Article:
Makane Kouyate – Mali In New York
Not everyone is afforded the opportunity to travel to Africa, but every so often, Africa decides to come to us. Such is the case with Makane Kouyate’s beyond-awesome debut album Mali In New York. The band is an eight-piece outfit formed around lead singer/writer/djimbe player Makane Kouyate. Piano, guitars, balophone, drums, bass, percussion and saxophone make up for the rest of the wealth of sounds represented on this album.
Those familiar with the music scene of West Africa already know the treasure trove that abounds in the area. Typically the style is rhythmic and quite often resembles the sounds you’ll hear in the various Caribbean islands (really the other way around, though). Makane’s band has a nice range of influences that seamlessly blend his West African rhythmic traditions with reggae, rock, and jazz.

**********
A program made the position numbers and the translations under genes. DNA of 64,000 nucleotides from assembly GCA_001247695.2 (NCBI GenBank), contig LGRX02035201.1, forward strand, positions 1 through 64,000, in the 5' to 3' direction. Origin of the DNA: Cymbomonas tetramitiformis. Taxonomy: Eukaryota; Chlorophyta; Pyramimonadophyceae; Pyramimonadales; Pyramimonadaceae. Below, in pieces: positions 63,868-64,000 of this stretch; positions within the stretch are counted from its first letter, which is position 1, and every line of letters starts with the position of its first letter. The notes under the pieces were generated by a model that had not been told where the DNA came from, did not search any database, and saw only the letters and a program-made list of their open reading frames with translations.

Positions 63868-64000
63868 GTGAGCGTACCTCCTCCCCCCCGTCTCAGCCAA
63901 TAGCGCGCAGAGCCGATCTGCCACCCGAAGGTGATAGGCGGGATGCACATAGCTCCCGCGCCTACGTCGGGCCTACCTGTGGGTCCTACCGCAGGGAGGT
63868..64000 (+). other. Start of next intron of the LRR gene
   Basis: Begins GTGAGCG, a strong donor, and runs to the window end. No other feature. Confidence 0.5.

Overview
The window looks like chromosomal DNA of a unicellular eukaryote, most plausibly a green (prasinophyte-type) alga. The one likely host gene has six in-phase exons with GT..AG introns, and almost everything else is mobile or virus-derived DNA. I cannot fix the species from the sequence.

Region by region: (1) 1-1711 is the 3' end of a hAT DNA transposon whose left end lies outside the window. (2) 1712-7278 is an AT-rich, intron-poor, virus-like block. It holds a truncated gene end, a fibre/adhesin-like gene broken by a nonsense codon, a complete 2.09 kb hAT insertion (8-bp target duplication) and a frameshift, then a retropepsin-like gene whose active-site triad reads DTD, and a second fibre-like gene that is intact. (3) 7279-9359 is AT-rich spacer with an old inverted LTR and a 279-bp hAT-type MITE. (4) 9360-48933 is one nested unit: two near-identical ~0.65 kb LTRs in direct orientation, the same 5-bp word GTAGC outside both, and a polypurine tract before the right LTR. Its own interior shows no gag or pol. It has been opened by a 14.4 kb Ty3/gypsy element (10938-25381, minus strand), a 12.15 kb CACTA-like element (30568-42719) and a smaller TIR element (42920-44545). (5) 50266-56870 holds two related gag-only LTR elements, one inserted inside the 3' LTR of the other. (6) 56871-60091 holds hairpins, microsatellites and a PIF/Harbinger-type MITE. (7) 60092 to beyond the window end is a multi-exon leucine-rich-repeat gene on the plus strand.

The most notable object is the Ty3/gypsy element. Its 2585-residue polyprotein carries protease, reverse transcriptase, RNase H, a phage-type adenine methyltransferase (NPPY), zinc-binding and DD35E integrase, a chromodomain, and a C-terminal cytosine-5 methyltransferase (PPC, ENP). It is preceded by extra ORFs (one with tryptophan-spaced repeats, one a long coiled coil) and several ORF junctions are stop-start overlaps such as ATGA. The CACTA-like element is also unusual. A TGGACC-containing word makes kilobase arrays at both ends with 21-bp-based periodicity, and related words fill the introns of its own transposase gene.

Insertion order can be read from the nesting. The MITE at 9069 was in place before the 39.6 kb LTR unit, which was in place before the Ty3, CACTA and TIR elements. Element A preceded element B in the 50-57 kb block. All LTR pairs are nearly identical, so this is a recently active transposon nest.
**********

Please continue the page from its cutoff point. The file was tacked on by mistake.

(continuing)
It opens up with “Aralo”, which is a super-fun track that has magical powers to blast your blues away. The song instantly put a smile on my face and got me dancing. Marco Chelo and Balla Kouyate bless us with saxophone and balophone solos, respectively. The melody on the following track “Diaye” is very similar, only this time–about three minutes in–we get a nice surprise electric guitar solo by Keith Gamble.
Any sucker-for-jazz will find lots of ground to immerse themselves in this record. But for me, the sax is what really makes it shine. All the sounds work and gel together for an overall cohesive end-product; and everyone’s solos really spice up each song. To give you an idea of the band’s different influences at play, “Ndale Ndale” and “Tunga” both have a slow and steady reggae rhythm, while “Vanessa” has a more salsa feel with its Cuban jazz bass and rhythm line and plenty of percussion to match.
Any connoisseur of jazz and/or various world music genres will undoubtedly be pleased to add this to their collection. And to the novice I say: sit back, relax, and enjoy the tunes of Makane Kouyate. Maybe you won’t break forth in dance as soon as you hear “Aralo” (like I did), but I dare you not to smile. Mali In New York is a homerun for me.